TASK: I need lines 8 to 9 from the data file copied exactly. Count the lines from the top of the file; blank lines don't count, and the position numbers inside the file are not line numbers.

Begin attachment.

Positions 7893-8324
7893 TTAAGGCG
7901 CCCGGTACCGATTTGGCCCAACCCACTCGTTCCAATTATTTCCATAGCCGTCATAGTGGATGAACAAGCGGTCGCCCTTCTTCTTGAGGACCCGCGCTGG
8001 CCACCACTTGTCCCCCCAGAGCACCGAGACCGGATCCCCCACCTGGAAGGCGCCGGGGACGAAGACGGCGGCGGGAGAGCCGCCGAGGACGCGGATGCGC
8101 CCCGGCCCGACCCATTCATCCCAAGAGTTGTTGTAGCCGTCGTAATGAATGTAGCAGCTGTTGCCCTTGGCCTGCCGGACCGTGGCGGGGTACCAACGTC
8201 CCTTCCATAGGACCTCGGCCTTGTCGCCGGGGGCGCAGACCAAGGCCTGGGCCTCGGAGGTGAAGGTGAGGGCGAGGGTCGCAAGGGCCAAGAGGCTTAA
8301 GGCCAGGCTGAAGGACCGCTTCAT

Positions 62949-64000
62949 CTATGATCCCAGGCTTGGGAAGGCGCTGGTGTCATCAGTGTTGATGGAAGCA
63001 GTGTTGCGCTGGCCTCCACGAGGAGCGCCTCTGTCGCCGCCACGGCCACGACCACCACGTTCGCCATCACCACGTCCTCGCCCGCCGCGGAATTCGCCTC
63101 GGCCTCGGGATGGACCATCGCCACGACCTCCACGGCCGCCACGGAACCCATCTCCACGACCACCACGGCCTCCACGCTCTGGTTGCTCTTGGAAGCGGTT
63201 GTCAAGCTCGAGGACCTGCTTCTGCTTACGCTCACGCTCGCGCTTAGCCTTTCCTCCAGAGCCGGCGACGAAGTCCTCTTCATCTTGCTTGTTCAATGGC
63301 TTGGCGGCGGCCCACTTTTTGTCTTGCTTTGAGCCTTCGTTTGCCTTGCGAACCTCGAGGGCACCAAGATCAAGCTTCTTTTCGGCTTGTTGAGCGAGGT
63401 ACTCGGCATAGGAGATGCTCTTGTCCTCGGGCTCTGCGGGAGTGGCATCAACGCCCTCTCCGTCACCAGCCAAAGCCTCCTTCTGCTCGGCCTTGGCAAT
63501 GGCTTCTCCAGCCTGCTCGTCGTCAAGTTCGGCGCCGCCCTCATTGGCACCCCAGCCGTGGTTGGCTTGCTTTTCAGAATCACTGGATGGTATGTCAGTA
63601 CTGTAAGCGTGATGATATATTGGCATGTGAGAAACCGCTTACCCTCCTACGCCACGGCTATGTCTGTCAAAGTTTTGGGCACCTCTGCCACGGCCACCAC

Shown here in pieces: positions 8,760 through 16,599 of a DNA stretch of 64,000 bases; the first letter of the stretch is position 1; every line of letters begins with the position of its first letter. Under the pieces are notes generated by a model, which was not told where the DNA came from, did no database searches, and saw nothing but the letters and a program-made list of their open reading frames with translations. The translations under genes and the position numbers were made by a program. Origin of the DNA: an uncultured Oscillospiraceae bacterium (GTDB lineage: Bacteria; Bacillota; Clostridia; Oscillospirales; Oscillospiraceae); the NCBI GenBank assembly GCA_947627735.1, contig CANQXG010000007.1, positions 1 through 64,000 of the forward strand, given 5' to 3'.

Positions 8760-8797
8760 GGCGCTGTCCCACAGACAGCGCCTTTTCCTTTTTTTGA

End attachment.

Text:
Positions 62949-64000
62949 CTATGATCCCAGGCTTGGGAAGGCGCTGGTGTCATCAGTGTTGATGGAAGCA